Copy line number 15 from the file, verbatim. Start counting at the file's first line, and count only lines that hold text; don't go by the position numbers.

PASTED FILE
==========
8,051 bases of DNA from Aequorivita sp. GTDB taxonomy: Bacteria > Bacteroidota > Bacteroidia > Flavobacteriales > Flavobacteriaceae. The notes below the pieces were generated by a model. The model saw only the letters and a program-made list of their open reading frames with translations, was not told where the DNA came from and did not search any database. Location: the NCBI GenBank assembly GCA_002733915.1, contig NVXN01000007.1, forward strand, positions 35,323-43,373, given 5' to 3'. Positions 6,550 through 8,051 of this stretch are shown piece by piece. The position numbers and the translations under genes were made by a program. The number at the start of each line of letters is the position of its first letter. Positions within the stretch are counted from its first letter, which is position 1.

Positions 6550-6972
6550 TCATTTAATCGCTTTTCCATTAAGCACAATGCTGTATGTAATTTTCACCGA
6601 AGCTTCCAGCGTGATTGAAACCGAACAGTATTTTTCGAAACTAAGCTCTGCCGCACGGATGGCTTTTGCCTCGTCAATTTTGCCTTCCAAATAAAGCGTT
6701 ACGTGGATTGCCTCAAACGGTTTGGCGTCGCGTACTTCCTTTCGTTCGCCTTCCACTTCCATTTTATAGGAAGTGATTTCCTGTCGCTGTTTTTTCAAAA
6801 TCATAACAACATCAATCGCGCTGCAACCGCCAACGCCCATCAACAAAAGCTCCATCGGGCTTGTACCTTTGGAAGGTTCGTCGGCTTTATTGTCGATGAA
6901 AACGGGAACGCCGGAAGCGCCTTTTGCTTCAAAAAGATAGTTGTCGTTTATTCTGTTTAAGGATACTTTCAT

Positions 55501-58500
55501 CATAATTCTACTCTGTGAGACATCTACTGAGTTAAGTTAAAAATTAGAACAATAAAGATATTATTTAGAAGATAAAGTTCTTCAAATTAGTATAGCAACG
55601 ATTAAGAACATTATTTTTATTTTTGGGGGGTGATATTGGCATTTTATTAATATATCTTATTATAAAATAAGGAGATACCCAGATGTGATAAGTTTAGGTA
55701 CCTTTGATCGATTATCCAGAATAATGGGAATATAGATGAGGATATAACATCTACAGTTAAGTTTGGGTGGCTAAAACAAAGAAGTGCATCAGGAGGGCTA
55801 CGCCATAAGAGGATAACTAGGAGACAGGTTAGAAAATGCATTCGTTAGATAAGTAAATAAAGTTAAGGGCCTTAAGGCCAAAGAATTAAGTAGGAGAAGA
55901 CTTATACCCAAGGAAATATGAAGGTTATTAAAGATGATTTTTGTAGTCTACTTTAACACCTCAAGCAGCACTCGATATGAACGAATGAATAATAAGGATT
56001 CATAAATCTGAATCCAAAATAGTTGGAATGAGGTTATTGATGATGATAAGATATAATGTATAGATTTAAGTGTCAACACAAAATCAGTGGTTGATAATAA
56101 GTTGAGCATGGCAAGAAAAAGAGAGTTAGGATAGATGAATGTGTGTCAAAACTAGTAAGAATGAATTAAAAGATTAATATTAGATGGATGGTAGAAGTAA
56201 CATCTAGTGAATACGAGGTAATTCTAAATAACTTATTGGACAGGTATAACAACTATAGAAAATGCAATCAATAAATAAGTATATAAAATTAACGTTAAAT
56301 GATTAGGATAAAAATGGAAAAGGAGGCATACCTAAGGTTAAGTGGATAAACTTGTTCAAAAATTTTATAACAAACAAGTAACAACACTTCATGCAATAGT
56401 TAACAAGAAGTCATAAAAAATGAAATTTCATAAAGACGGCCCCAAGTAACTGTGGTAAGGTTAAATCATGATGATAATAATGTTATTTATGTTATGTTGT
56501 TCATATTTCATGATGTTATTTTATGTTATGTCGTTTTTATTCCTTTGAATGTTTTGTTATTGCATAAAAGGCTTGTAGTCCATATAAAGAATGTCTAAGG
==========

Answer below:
56101 GTTGAGCATGGCAAGAAAAAGAGAGTTAGGATAGATGAATGTGTGTCAAAACTAGTAAGAATGAATTAAAAGATTAATATTAGATGGATGGTAGAAGTAA